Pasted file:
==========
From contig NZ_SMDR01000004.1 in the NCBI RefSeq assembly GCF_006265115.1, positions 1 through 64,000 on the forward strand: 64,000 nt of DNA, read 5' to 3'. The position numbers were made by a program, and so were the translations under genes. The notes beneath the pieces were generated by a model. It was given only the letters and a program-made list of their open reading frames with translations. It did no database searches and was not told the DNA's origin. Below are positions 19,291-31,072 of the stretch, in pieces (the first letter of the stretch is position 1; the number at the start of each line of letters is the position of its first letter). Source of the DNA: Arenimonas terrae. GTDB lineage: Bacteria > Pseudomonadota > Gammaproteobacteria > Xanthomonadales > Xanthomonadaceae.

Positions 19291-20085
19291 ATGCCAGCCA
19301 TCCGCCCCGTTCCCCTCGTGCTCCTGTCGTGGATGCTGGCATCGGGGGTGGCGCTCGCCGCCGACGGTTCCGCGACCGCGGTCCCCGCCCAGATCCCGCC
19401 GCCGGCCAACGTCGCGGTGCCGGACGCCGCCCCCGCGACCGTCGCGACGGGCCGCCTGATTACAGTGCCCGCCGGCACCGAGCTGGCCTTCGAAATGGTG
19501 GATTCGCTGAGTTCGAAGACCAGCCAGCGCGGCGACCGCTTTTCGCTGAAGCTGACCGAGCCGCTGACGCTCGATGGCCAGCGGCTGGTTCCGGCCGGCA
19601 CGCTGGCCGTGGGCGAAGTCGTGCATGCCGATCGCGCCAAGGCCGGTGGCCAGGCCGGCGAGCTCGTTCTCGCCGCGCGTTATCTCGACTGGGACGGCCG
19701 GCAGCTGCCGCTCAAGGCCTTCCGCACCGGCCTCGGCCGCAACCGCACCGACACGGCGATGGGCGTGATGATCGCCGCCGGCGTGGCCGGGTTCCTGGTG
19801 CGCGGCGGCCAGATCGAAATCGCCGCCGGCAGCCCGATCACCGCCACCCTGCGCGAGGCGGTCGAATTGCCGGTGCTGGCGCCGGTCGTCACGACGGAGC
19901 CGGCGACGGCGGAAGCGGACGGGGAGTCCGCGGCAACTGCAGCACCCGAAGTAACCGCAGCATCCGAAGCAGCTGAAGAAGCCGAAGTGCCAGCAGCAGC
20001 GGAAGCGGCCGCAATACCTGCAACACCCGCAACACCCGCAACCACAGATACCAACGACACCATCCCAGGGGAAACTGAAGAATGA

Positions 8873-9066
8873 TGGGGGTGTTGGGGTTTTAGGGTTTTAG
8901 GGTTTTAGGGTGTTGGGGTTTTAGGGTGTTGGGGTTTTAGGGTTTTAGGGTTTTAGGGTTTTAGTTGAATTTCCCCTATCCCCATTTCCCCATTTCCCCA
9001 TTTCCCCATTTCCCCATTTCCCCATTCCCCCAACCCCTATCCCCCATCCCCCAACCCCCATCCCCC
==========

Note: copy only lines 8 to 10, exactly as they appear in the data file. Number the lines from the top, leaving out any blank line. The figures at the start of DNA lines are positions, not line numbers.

19701 GCAGCTGCCGCTCAAGGCCTTCCGCACCGGCCTCGGCCGCAACCGCACCGACACGGCGATGGGCGTGATGATCGCCGCCGGCGTGGCCGGGTTCCTGGTG
19801 CGCGGCGGCCAGATCGAAATCGCCGCCGGCAGCCCGATCACCGCCACCCTGCGCGAGGCGGTCGAATTGCCGGTGCTGGCGCCGGTCGTCACGACGGAGC
19901 CGGCGACGGCGGAAGCGGACGGGGAGTCCGCGGCAACTGCAGCACCCGAAGTAACCGCAGCATCCGAAGCAGCTGAAGAAGCCGAAGTGCCAGCAGCAGC